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Protein Identification and Mapping of Specified PTMs

Complete analysis consists of 3 (1 optional) steps:

Step 1: Sample processing/preparation for following LC/MS/MS analysis – service codes 111, 111a
Step 2: (Optional) High pH RP fractionation; 8 step fractions – service code 110
Step 3: LC/MS/MS analysis including DB search – service codes 401-404 

Results summarized in a spreadsheet include (among others) the following columns:

  • List of identified proteins, description, accession number, sequence coverage
  • List of identified peptide sequences for each identified protein
  • Modification(s) and modification site(s) found in identified peptide/proteins
  • Confidence level of peptide/protein identification – FDR (False Discovery Rate)

Short description of analysis

Proteins are identified through identification of the peptides unique to a protein. Peptides (with or without PTM), in turn, are identified through fragmentation and determination of the corresponding fragment masses. A protein or protein mixture is digested by trypsin to generate tryptic peptides. Tryptic peptides are analyzed by mass spectrometry in line with reverse phase HPLC. Peptides are separated on an HPLC column and eluted peptides are analyzed in a mass spectrometer: peptide masses (m/z, mass per charge) are determined (MS spectrum), then, each analyzed peptide is fragmented and the corresponding fragment masses are determined (MS/MS spectrum). The MS/MS spectrum of each analyzed peptide is submitted to database search for sequence identification. The peptide sequence and the residue bearing (if any) a specified PTM is identified by comparison (identity) of the experimental MS/MS spectrum to the MS/MS spectra generated by software for all tryptic peptides (of similar masses with or without specified modification) of all database proteins. A unique set of identified peptides identifies the corresponding parent protein. False Discovery Rate (FDR) is determined through decoy (reversed) DB search.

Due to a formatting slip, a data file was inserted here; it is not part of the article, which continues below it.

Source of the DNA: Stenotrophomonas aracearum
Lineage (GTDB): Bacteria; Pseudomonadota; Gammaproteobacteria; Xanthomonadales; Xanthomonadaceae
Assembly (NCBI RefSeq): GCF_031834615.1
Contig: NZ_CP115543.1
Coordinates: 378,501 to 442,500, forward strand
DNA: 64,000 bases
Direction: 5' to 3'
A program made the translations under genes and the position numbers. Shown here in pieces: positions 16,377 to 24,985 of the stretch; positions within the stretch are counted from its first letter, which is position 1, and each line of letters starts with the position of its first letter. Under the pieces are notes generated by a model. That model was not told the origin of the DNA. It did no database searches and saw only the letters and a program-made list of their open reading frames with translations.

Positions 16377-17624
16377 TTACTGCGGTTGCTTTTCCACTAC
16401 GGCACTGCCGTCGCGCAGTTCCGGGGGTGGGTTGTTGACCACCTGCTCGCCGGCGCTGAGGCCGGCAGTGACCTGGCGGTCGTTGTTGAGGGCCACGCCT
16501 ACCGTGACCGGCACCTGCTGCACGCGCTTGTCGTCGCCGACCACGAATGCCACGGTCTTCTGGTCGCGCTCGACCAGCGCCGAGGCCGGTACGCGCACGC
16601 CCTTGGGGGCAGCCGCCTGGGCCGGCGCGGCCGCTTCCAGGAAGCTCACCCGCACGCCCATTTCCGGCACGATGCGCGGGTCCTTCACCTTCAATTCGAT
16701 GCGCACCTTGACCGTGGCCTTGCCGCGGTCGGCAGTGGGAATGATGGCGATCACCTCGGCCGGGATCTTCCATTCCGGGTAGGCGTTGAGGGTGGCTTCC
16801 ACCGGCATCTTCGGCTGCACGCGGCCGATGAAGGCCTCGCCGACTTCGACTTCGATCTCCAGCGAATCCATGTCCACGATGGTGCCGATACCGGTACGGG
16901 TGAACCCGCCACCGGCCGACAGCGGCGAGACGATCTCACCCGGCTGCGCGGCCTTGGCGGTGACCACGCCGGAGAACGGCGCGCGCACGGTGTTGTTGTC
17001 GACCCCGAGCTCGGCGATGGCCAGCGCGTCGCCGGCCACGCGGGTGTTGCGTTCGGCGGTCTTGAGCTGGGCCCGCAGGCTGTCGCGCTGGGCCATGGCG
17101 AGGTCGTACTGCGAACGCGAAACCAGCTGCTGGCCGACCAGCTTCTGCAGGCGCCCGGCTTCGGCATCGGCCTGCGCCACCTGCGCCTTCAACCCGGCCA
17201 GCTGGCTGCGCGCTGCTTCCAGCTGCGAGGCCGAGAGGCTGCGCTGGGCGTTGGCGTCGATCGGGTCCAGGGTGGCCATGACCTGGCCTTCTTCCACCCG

Last Published: Oct 31, 2017